Hospital drug pumps produced by a leading medical supplier could be hacked because of security weaknesses, a cybersecurity expert has said.
Billy Rios said Hospira had still not fixed weaknesses he identified in 2014.
There is no suggestion that a pump has ever been maliciously hacked.
Hospira told the BBC that patient safety was its "priority" and that it was working with regulators to fix the issues.
"Exploiting cybersecurity vulnerabilities requires penetrating several layers of network security enforced by the hospital information system, including secure firewalls," the firm told the BBC.
"As we have been doing with DHS (Department of Homeland Security) and FDA (Food and Drug Administration) for some time, we will continue to investigate any feedback we receive on our devices. We will also continue to communicate with customers regarding cybersecurity, and software and infusion pump updates and/or enhancements."
The firm added that it had submitted a new version of its LifeCare Infusion System for approval to the FDA.
The US Department of Homeland Security said Hospira had "validated" vulnerabilities in this product and the new version would "mitigate" those security weaknesses.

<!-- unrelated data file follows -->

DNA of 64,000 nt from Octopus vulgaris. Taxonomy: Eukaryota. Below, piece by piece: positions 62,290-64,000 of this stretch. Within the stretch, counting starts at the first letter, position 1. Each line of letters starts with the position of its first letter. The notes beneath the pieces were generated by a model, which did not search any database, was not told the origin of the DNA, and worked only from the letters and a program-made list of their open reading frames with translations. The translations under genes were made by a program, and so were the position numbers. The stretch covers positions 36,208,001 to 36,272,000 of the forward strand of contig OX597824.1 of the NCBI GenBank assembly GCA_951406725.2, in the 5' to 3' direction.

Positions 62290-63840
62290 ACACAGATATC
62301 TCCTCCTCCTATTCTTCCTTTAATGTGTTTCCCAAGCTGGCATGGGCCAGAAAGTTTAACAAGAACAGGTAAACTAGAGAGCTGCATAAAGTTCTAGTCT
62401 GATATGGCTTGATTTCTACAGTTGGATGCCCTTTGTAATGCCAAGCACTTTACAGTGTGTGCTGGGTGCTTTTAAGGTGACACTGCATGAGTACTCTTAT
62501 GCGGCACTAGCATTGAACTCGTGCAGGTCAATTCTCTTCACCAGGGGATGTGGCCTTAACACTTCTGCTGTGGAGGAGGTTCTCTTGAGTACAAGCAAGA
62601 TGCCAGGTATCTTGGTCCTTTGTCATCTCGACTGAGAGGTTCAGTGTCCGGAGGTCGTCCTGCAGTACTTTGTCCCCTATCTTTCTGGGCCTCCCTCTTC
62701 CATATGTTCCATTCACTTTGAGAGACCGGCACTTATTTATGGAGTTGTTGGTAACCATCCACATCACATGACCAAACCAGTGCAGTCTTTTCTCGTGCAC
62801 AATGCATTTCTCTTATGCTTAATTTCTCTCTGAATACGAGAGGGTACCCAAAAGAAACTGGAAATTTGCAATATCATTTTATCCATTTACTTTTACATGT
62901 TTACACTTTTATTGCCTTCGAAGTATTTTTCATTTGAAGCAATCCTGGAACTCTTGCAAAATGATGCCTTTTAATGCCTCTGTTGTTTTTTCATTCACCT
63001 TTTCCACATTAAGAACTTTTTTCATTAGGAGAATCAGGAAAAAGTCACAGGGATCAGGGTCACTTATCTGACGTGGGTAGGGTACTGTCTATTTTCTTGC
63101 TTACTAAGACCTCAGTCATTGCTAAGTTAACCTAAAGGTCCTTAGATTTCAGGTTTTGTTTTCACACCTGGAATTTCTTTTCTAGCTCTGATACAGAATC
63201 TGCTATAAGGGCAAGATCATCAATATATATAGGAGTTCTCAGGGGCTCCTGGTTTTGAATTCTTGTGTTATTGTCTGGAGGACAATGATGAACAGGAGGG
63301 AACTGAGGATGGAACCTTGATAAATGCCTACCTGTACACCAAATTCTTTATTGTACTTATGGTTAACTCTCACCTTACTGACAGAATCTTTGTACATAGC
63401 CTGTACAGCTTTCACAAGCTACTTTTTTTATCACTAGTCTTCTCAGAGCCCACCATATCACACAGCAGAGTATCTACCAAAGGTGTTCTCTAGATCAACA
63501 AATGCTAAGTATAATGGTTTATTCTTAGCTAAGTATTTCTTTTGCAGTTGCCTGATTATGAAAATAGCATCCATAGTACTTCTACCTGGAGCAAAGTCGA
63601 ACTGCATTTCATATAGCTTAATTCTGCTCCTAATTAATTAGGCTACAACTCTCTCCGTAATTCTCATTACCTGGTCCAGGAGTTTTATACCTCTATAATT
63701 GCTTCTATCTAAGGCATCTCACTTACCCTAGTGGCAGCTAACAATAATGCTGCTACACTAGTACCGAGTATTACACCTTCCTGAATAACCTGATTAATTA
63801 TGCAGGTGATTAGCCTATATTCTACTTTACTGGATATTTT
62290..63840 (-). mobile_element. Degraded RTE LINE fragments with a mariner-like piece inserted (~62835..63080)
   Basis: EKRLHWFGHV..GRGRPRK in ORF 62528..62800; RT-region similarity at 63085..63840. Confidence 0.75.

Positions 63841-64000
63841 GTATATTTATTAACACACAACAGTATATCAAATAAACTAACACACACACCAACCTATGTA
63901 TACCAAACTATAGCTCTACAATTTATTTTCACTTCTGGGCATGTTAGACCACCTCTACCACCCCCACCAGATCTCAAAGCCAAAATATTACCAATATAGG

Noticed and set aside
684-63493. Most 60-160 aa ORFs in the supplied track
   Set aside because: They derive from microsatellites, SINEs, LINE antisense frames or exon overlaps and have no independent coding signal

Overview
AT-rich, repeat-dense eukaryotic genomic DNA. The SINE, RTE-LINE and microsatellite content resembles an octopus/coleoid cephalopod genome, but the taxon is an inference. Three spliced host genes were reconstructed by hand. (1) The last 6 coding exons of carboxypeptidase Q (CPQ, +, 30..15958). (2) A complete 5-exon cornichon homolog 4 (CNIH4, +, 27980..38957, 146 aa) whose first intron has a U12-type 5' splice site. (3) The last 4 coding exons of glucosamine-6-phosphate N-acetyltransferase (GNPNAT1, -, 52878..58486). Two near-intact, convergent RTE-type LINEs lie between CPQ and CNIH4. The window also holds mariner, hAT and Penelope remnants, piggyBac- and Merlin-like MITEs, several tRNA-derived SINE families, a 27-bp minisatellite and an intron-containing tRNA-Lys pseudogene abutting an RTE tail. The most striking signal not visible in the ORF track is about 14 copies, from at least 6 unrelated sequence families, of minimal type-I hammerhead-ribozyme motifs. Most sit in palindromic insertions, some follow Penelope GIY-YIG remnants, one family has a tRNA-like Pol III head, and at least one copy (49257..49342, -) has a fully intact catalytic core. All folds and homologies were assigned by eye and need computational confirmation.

In a blog post, Mr Rios said he had found that drug library updates - the upper and lower limits for the amounts of medication a patient can safely receive - could be altered remotely.
Mr Rios said he had tested five other pumps sold by Hospira and found similar flaws.
"What I found was very interesting, many of Hospira's infusion pumps utilise identical software on their infusion pumps' communications module, making them vulnerable to the exact same security issues associated with the PCA3 [the model originally identified with weaknesses]," he wrote.
He found that they used outdated software and had identical encryption certificates, private keys and service credentials, he added.
Another security researcher, Jeremy Richards from Oxtech Security, described the PCA3 as "the least secure IP-enabled device I've ever touched in my life".
"I would personally be very concerned if this devices was being attached to me.
"It is not only susceptible to attack, it is so poorly programmed it can be rendered a useless brick with a single typo," he wrote in a blog post.
In 2007 there were more than 400,000 Hospira pumps in use in hospitals around the world, according to the company's website.
Hospira was acquired by pharmaceutical giant Pfizer in February 2015 in a deal worth $17bn (£11bn).